If 2013 was the year of Content — or was it Content Management — then 2014 should be the Year of the User. It’s been a long time since a web designer could design a site for one mobile device size, one tablet size, and one desktop size. The number of internet-connected devices with screens is staggering. Start to review all the different resolutions that they support and you might finally be convinced that fluid widths is the new 960 grid.
Designers — myself included — tend to love, love, love controlling the user experience. We call it “design”, but it is really a form of control. We anticipate how a user will interact with a website or application, and design/control the way they go from one task to another, find the useful buttons, read the content, etc… Its not so easy to control that experience anymore — or even predict it.
Control used to be possible
Control was possible in the print medium. There was a front cover, page 1, page 2, etc… You knew very well how a user would experience the printed medium. The biggest edge cases were if they started from the middle of a book or flipped a magazine from the back to the front. Other than that, the experience was easy to anticipate, therefore control.
The beginnings of the web were very much like that — and the parlance followed, hence, “web page”. A page on screen was treated like a page in a book, albeit with an omnipresent “navigation” which was the web’s version of a table of contents. With a limited number of people using the web and a limited number of ways to access it, the options for users were more vast than the print medium, but it was plausible to control these as well.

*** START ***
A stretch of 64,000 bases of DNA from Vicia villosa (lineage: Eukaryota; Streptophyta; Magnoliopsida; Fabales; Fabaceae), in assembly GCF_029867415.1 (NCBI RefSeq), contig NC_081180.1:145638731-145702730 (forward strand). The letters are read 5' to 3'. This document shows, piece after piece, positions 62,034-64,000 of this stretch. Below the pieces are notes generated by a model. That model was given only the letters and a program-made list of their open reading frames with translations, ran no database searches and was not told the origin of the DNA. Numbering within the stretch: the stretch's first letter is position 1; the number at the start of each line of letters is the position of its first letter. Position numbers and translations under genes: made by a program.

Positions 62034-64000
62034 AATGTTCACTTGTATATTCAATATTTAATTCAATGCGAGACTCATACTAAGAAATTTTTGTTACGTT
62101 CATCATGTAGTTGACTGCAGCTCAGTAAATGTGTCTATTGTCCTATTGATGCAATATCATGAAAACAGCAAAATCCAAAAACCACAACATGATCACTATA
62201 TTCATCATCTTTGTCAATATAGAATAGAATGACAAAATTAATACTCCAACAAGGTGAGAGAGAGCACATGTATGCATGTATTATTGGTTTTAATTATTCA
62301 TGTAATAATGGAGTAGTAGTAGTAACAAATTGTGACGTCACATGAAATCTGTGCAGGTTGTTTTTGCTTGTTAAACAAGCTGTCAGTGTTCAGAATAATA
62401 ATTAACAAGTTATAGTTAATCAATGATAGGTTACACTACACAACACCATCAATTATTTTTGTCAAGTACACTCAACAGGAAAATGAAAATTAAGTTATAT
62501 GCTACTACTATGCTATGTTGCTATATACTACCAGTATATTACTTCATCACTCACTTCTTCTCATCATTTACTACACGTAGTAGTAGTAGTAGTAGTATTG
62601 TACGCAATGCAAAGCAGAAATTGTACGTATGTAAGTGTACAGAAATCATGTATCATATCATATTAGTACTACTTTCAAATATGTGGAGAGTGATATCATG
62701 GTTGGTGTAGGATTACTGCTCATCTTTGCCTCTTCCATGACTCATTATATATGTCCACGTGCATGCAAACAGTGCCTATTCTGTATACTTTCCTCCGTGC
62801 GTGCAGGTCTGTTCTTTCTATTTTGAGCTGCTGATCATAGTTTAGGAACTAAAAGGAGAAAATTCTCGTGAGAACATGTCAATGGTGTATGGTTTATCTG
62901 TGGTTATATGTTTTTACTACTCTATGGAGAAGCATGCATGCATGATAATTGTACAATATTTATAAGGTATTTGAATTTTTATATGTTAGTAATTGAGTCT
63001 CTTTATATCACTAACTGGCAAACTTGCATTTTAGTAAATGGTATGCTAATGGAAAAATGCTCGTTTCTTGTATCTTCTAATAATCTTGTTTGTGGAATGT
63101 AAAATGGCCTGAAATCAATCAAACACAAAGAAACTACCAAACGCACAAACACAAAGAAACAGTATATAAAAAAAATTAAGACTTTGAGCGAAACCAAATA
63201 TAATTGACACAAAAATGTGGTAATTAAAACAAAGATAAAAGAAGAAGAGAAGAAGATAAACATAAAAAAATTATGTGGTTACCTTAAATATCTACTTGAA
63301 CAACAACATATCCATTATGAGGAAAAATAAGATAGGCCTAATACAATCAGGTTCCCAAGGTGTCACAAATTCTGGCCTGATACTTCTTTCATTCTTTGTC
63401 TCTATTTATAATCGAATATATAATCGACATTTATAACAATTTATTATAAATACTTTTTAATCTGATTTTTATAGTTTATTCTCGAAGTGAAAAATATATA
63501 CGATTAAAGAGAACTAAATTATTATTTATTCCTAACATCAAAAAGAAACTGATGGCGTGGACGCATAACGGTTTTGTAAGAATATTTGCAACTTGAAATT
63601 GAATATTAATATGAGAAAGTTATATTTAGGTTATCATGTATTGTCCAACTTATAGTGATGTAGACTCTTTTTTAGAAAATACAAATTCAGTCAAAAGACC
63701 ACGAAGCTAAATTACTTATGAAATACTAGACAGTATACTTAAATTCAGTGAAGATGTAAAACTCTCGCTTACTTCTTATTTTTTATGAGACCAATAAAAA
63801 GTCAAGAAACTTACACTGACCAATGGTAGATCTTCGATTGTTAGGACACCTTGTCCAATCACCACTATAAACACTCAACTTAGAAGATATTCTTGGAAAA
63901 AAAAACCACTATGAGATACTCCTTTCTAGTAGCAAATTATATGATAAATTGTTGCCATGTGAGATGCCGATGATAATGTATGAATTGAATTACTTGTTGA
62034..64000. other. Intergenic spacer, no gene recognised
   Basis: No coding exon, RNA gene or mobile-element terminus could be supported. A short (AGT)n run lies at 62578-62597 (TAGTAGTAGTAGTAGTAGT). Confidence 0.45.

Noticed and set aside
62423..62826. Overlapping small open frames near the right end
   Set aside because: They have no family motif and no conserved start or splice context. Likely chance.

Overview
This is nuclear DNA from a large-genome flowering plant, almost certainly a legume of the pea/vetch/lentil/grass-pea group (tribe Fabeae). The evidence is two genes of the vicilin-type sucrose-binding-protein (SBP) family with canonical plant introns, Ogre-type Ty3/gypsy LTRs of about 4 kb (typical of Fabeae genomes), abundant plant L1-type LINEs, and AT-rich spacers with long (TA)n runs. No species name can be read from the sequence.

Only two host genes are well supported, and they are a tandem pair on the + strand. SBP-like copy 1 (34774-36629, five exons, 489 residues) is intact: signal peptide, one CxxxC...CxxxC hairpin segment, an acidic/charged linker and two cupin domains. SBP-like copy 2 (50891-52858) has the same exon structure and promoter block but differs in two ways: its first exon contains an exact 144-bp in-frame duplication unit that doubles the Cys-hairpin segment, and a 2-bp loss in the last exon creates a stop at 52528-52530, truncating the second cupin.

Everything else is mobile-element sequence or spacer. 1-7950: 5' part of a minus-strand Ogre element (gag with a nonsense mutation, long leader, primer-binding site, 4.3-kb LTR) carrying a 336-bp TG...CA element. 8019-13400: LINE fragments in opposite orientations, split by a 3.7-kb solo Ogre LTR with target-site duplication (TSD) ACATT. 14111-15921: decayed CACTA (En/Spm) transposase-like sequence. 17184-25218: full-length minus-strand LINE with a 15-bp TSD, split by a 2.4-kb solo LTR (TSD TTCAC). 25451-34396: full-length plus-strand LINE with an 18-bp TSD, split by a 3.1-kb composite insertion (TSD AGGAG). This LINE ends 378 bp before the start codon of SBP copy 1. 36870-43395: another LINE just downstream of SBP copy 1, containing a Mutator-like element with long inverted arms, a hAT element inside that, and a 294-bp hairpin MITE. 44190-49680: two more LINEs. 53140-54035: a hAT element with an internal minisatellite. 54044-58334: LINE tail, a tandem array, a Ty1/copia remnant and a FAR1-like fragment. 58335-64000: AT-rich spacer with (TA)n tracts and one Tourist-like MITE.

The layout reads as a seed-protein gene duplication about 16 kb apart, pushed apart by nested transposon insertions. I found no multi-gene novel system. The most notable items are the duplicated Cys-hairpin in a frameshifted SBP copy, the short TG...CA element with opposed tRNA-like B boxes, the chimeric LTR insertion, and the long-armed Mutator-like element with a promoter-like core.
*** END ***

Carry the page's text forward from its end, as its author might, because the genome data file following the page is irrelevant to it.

Other factors, like bandwidth, entered the area and designers came up with ways to deal with it. Since the web was so new, though, waiting for downloads was an acceptable part of the game. I’d argue that the anticipation was a large part, too.
Since the web was so new, no one had high expectations yet. No one expected the web to be fast. No one expected the web to be high-definition (remember the first digital cameras and movies?) No one expected to carry the web around in their pocket.
Too many devices, too many resolutions
All that, of course, has changed. The web is all things to all people now — its fast, its slow; its in their hand, on their lap, on their TV; its text only and its high-definition. The list of devices that interact with digital content gets added to every day, sometimes in unexpected ways — think Google Glass and smart watches. These variables can make a designer feel downright powerless.
To add to our collective angst, there are devices out there that do not play nice. There is the iPad mini, which is a shrunken iPad in more ways than its measurements. It packs the same resolution of a full-size iPad into its smaller screen, but its not a “retina” device. The 1024 x 768 pixel display is just smaller. A media queries can not tell the difference between the 7.9 inch display or the 9.7. Why do we care? Because type will appear 19% smaller on the mini, making 16px (1em) type appear 13px.
More frustrating are so-called “Retina” devices, or more simply, high-density pixel screens (I won’t even name any, because that list would be immediately out of date). Many of these are mobile smart phones, which means that a designer or developer should consider the implications of delivering high resolution images over potentially low-bandwidth networks. Sure, we can add something like Retina.js to make high-resolution images possible, but should we?